The strategic perspective for Moldova is to be solidary with Ukraine and to go together with the neighboring country towards the European Union. If the current government tries to negotiate better prices for energy resources with Russia, it will distance itself from the European path and this will be ‘a dangerous trap’ for the country, expert Igor Boțan stated in a public debate held by IPN News Agency.
The standing expert of IPN’s project noted that the discrepancy between the government and the opposition is generated by the sides’ view on the war in Ukraine. The government insists that the situation in Moldova worsened dramatically owing to the war, while representatives of the opposition consider this war is not so dramatic for the government to be unable to ensure the living standards that existed a year ago, when there was no war.
The expert noted that as the opposition considers, for Moldova to keep the living conditions that existed before the war, the country’s administration should have negotiated other prices for energy resources. This would have meant renouncing the government’s country development view.
“According to the parliamentary opposition, the government should not support Ukraine, should dissociate itself from the message of the international community, primarily the European one, and should negotiate better prices with the Russian Federation so as to keep the living standards. From the government’s viewpoint, such a compromise is unacceptable as this deprives the Republic of Moldova of a strategic perspective. The EU contributes, helps us to survive. On the other hand, if we lose this strategic perspective, we will get into a trap that is very dangerous for the Republic of Moldova. In March, the UN General Assembly declared Russia an aggressor. Recently, important international institutions said that the Russian Federation is a state sponsor of terrorism. The big problem is we don’t know when this war will end and for how long we will yet have to endure the impact of this war,” stated Igor Boțan.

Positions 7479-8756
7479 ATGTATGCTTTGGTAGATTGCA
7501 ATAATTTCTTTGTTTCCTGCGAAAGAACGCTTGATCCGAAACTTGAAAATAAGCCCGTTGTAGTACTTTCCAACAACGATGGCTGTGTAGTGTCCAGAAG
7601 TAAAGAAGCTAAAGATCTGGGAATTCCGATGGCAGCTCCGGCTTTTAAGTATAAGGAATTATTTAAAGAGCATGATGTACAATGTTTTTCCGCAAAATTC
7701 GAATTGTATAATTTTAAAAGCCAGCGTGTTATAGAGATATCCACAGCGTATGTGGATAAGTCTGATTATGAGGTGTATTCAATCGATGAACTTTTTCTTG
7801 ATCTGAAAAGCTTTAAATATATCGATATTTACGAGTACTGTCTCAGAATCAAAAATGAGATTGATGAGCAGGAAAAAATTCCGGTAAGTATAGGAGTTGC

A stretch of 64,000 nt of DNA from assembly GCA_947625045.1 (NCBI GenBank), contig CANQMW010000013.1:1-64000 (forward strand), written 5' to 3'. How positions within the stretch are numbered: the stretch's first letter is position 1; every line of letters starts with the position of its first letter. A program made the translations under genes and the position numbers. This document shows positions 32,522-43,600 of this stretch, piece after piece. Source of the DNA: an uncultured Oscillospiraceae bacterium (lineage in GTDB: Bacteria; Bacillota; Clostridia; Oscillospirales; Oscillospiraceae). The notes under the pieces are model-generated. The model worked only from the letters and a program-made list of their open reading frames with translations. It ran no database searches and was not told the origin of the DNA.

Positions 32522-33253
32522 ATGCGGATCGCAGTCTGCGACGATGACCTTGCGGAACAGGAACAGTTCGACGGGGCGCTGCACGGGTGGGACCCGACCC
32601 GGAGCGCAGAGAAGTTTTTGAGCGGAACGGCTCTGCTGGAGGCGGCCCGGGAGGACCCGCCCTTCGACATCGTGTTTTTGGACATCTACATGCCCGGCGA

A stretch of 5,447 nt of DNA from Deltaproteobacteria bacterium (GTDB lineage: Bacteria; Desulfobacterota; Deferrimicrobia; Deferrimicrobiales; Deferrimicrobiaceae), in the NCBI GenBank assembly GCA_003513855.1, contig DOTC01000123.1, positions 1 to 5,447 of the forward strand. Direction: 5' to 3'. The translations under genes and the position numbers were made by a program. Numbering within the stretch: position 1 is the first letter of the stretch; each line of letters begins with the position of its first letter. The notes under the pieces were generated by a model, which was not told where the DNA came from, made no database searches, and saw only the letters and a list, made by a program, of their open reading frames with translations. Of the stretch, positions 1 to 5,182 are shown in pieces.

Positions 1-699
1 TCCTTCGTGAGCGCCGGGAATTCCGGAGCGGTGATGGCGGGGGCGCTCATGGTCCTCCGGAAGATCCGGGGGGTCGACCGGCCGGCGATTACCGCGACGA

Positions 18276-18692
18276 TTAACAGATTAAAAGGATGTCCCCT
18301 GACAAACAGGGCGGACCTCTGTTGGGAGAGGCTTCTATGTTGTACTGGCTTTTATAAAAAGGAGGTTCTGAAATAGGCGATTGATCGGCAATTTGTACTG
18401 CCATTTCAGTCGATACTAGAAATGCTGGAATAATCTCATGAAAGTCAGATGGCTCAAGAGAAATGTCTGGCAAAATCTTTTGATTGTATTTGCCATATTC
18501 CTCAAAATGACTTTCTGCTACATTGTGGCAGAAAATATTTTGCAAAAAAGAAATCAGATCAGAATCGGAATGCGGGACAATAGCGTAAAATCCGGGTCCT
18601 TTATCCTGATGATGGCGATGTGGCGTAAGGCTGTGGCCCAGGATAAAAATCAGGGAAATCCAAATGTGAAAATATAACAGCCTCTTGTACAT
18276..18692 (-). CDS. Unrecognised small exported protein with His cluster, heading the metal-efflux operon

According to him, the success of the subsidization program announced by the government should be discussed at the end of the cold period as it will be then clear who was right – the government or the opposition. “Now the citizens of the Republic of Moldova can have one hope and this hope is for this absolutely inhuman war to end. Most of the problems faced by the citizens of the Republic of Moldova are generated by the war in Ukraine. The gas prices started to rise dramatically last July and it was an anticipation of the developments,” he said.
The expert noted many things said by the opposition should be taken seriously, but the alternative plan proposed by this contained nothing radically new and assessments should be better carried out when the cold period is over.
The public debate entitled “Subsidies in times of crisis. Could these be higher? Who could offer more, from what sources and at what cost?” was the 268th installment of IPN’s project “Developing Political Culture through Public Debates” that is supported by the Hanns Seidel Foundation.